The town’s landmark public art masterpiece was one of an elite band of iconic sites chosen for a special international Huntingdon’s Day Awareness Week stunt.
The famous giant horses’ heads glowed in lustrous purple and blue – the colours of the Huntingdon’s Disease (HD) campaign – to show support for families affected by the condition.
The spectacular Kelpies illumination was coordinated by the Scottish Huntington’s Association (SHA), the only charity in the country supporting families affected by HD.
Sharing the Scottish honours in the project was the Titan Crane in Clydebank.
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HD is an incurable genetic neurological disorder that usually starts between the ages of 30 and 50.
Around 1,100 people in Scotland have the disease, and about another 5,000 are at risk.
It causes three main groups of symptoms – changes to thinking processes – a type of early onset dementia; loss of muscle control and involuntary movements which lead to loss of speech and swallow; and mental illness.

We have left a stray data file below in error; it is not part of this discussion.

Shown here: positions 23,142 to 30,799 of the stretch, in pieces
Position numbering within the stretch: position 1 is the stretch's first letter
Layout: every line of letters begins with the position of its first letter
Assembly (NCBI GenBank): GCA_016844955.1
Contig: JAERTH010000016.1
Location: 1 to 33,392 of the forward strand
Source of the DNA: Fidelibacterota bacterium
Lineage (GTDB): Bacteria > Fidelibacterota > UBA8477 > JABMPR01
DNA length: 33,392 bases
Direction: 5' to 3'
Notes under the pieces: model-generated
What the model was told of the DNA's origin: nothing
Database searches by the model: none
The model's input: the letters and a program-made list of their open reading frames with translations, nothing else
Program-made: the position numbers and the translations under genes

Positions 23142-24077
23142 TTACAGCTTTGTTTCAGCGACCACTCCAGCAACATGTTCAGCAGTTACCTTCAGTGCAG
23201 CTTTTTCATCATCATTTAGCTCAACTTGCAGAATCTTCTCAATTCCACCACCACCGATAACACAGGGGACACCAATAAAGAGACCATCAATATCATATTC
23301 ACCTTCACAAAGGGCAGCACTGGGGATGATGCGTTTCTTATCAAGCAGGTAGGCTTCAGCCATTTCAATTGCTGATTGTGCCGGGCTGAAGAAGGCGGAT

As it progresses those affected need 24 hour care.
It is also hereditary, and each child of those diagnosed has a 50-50 chance of also developing the disease.
Nor is there any cure.
The SHA supports families living with HD through a team of HD specialists, the world’s only HD youth support team and a financial wellbeing helpdesk.
SHA chief executive, John Eden said: “The Kelpies and the Titan Crane are both instantly recognised landmarks, so we were delighted when they both agreed to take part in ‘Light Up 4 HD’. I
“It is still a condition that is still widely misunderstood, so it’s hugely significant for us to secure such great support in spreading the word about the impact it can have on people’s lives.”
He added: “This was a global initiative with countries in North America and all over Europe taking part, so it’s brilliant the Kelpies could add Scotland’s voice to raising awareness of this devastating condition.”